Using AI-powered data visualizations, governments can optimize their response strategies. Working with local communities, ACADIC has been harnessing AI and Big Data techniques to develop targeted vaccination roll-out strategies, particularly focused on the at-risk population. Deploying and administering vaccines across large populations requires dedicated planning and resources, and by using AI approaches to identify hotspots and the population at risk, governments can optimize resource allocation. The research team has developed a COVID-19 dashboard that automates data visualizations to show how the outbreak is evolving. As an accountability tool, this helps to support timely exchange of information between policy makers and the public. These visualizations can help citizens to make informed decisions, and provide insights to tackle mis- and dis-information about covid-19 prevention, treatment and vaccines.
Providing near-term forecasts (nowcasting) of labour market flows is a priority for governments during the pandemic as they attempt to balance decisions on public health with the economy. The official unemployment rates across African countries tend to be released infrequently with substantial delay. This however has hampered policy makers in accessing timely information given the speed of the economic decline at the onset of COVID-19 outbreak. To address this concern, our research team immediately began employing artificial intelligence using proxy indicators to provide insights on the unemployment rates in countries across Africa. As each country begins to track progress of its socio-economic recovery, being able to forecast the timing and extent of improvements in the labour market outcomes will also be useful for policymakers.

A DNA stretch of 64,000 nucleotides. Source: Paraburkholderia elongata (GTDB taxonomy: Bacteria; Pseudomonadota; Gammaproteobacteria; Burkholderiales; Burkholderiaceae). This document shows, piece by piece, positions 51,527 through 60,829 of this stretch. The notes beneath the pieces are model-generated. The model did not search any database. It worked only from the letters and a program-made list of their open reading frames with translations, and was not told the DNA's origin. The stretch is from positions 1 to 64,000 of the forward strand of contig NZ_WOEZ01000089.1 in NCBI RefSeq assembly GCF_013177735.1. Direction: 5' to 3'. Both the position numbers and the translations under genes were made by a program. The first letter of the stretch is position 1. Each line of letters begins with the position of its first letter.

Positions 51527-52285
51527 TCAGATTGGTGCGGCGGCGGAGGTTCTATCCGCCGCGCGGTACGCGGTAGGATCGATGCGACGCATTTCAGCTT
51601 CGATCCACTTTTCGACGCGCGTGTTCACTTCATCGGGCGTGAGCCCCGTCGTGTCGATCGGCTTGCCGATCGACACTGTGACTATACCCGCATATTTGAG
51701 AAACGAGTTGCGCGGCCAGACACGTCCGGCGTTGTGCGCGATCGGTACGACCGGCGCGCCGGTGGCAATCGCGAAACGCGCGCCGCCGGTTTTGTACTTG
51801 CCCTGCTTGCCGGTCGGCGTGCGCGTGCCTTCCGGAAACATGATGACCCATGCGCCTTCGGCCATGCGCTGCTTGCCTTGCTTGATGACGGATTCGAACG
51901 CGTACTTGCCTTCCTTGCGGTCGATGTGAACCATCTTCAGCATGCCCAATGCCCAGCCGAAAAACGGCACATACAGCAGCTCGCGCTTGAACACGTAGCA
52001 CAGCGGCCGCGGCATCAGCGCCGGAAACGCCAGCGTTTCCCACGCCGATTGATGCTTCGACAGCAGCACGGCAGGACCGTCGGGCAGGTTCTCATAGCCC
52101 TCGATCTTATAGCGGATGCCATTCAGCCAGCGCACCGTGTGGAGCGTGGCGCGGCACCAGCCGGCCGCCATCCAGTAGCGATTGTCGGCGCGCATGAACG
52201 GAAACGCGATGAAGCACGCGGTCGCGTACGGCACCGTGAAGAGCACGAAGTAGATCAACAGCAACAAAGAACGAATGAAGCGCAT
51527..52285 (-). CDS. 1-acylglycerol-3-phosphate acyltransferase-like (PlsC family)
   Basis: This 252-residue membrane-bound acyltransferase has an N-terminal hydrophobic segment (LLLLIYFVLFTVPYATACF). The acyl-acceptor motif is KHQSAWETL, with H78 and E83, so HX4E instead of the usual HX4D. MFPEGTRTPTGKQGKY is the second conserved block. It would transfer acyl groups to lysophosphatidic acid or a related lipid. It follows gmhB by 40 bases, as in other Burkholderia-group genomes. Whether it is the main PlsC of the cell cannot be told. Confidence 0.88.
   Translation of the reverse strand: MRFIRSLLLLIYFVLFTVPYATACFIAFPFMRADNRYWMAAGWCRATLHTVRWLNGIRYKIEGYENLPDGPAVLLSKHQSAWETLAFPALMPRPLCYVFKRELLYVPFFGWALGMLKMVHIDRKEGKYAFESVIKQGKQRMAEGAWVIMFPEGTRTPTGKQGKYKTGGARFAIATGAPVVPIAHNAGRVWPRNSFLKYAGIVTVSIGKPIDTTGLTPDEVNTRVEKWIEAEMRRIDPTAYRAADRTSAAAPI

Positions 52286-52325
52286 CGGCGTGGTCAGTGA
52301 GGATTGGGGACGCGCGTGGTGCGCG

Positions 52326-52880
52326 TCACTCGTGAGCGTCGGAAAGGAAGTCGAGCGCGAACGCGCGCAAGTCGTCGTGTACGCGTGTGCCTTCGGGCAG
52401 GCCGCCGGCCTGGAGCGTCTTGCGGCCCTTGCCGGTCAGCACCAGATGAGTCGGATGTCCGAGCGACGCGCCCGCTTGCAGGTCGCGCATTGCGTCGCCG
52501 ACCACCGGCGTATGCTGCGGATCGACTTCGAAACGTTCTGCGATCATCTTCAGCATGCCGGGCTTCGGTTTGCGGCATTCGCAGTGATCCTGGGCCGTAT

ACADIC is an interdisciplinary team of data scientists, epidemiologists, physicists, mathematicians, software engineers, as well as disaster and emergency management, clinical public health, citizen science, and community engagement experts, coming from the following organizations:
1) The Council for Scientific and Industrial Research (CSIR) - South Africa
2) The South African Medical Research Council (MRC) - South Africa
3) University of the Witwatersrand - South Africa
4) African Institute of Mathematical Science (AIMS) - Rwanda
5) University of Ibadan - Nigeria
6) University of Buea - Cameroon
7) Ministry Public Health - Cameroon
8) African University of Science & Technology - Nigeria
9) iThemba LABS - South Africa
10) Rhodes University - South Africa
11) University of Botswana - Botswana
12) Ministry of Higher Education, Technology and Innovation- Namibia
13) Namibia University of Science and Technology - Namibia
14) Universidade Eduardo Mondlane - Mozambique
15) National University of Science and Technology - Zimbabwe
16) University of Eswatini - Eswatini
17) Laboratory for Industrial and Applied Mathematics (LIAM) -York University
18) The Dahdaleh Institute for Global Health Research - York University
19) The Advanced Disaster, Emergency and Rapid Response Program - York University
To learn more about our project, check out our website and follow us on Twitter @theACADICTags: #Community-based, #HarnessingAI, #BigData, #AI-Powered